RANCHO MIRAGE, Calif. — While pink always has been her color of choice, Paula Creamer increasingly was seeing red.
Following her crowning achievement in winning the 2010 U.S. Women's Open at venerable Oakmont Country Club north of Pittsburgh at age 23, Creamer's winning ways went south.
The popular Creamer didn't win the rest of 2010, or in 2011, 2012 or 2013.
For a woman who won her first LPGA title in 2005 — four days before graduating from high school — and made the Open her 10th win on the LPGA tour, the drought was as maddening as it was surprising.
"I have always been pretty positive with things and I tried to stay positive, but I had some breakdowns," Creamer said Monday before beginning preparation for the first major championship of the season, the Kraft Nabisco Championship which starts Thursday at Mission Hills Country Club. "There were times when my family didn't want to be around me.
"I was uptight, I was stressed."
Lingering issues with her surgically repaired thumb from 2010 bothered her. So did an uncooperative putter.
And swing changes to gain length were tougher to take hold than she realized. But the tide started turning for her a little more than a year ago. Not necessarily on the course, but away from it.
For starters, her doctor told her she was gluten and dairy intolerant, which led to shunning some of her favorite foods. She has lost in the neighborhood of 10 pounds — "I'm not as puffy as I used to be," she laughed — has more energy, and is much fitter, stronger and healthier.
And she met Derek Heath, who like Creamer's father once was, is a pilot who flies C-17s for the Air Force. He was born on the 4th of July, in the same hospital Creamer was born in six years later, and in December she became engaged while the two were skydiving.
"It's like reading it in a fairytale book," Creamer said.
LOOK BACK: Creamer's 75-foot putt to win in February
But while she didn't exactly tank on the course — she had 23 top-10s during her winless stretch, including runner-up finishes each season — she couldn't put an end to her discontented results on the course.
The unenviable streak reached 0-for-80 by the time she teed off in the HSBC Women's Champions in Singapore the last week of February.
Then she made the putt seen round the world — a 75-footer on the second playoff hole to beat Azahara Munoz.
The replay of the putt was shown on network news shows in the U.S. and popped up on many other shows across the world. It became an instant viral sensation and reports appeared in newspapers around the world.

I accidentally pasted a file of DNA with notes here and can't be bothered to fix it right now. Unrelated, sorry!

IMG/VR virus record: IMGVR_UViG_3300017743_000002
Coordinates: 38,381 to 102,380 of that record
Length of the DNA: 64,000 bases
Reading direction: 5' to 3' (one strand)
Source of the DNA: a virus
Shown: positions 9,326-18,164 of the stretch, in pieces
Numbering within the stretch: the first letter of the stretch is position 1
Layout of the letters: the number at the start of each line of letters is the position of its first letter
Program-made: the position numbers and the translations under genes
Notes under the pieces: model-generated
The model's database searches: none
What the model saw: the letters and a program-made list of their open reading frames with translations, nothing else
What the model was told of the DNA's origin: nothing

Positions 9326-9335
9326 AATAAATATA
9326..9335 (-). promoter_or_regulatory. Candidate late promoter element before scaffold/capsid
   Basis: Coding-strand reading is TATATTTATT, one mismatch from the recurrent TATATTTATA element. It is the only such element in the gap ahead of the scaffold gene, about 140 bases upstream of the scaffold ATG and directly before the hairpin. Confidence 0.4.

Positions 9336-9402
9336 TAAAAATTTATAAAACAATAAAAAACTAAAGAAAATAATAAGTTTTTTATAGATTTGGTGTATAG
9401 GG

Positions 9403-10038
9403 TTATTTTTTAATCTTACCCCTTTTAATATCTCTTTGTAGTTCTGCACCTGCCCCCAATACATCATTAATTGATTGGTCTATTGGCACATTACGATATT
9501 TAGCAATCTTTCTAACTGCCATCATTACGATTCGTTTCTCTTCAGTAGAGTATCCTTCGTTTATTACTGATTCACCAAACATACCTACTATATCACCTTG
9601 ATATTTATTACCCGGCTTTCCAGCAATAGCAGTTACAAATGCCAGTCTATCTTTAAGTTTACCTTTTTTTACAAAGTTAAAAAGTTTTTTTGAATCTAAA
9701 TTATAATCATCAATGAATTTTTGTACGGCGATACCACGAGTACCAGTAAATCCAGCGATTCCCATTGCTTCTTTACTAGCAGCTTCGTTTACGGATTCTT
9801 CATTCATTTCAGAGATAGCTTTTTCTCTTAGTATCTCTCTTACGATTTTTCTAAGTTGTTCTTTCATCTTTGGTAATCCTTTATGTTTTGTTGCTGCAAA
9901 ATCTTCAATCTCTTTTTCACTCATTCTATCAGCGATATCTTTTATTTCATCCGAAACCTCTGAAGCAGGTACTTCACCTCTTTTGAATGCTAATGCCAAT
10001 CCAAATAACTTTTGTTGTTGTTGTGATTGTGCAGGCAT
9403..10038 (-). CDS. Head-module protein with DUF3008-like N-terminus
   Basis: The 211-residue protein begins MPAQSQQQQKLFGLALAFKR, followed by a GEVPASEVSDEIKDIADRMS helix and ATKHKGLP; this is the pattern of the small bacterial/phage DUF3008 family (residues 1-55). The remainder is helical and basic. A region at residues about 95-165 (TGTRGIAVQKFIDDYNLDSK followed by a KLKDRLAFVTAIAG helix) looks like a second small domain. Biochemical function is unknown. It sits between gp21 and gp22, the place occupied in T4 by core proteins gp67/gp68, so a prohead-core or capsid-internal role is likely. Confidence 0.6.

"The fact that it's even called 'The Putt' is incredible," Creamer said. "I don't think I realized the magnitude of it all until a couple weeks after. ... I was so excited to have that win. And then there was the timing of it all ... getting engaged, winning."
Colin Cann was with Creamer every step of the way as her caddie, sometimes taking the brunt of her frustrations. He said she never lost faith in herself. And Cann never lost faith, either.
"There was a drought from winning, but there wasn't a nose dive," he said. "She was very frustrated, but what can you do but keep knocking on the door? And then she makes the bomb. She's in a good place right now. ... She's happy, she's engaged, she's playing well."
A lot of that has to do with Heath, who is as dedicated and committed to his craft as Creamer is to hers.
"He made me realize there is so much more to my life than my golf," Creamer said. "He helped me to stop putting pressure on myself. He understands pressure. ... He flies planes. He flies in Afghanistan.
"... He changed my life. I feel very complete. Everybody wants to meet their other half and share their life with them. He made me realize how to let go of things a little bit better. ... He made me a better person."
Creamer, however, isn't frustration free. There's the matter of her results on the Dinah Shore Tournament Course at Mission Hills. In her eight starts here as a professional, she's never finished outside the top-24, but has never posted a top-10 finish. Last year was her best finish — a tie for 13th.
"I don't know why, but I just haven't played well here," Creamer said. "But I feel great. I feel relaxed. And I'm longer now, which will help out when I go into greens with shorter clubs and now I can attack some pins that I wasn't able to attack before. I'm hoping to change my results this year."
She already has. If you can end a 0-for-80 blemish, you can end most anything.
"She's one of the most determined players I've ever met," said Karen Stupples, a major champion and on-course analyst for Golf Channel.
"She's so mentally tough, and she's so mentally strong. Her ball-striking continues to impress. She plays shots now that I didn't ever used to see her playing, and so her overall game has improved tremendously, even from when she was winning all the time. It was just the putting that was always holding her back these last few years. But the win in Singapore must have given her a bit of confidence, and making that putt was really huge for her at the end there just to see that thing go in the hole and to know that she's still got it."
Follow national golf writer Steve DiMeglio on Twitter at @Steve_DiMeglio.
PHOTOS: PAULA CREAMER'S LPGA CAREER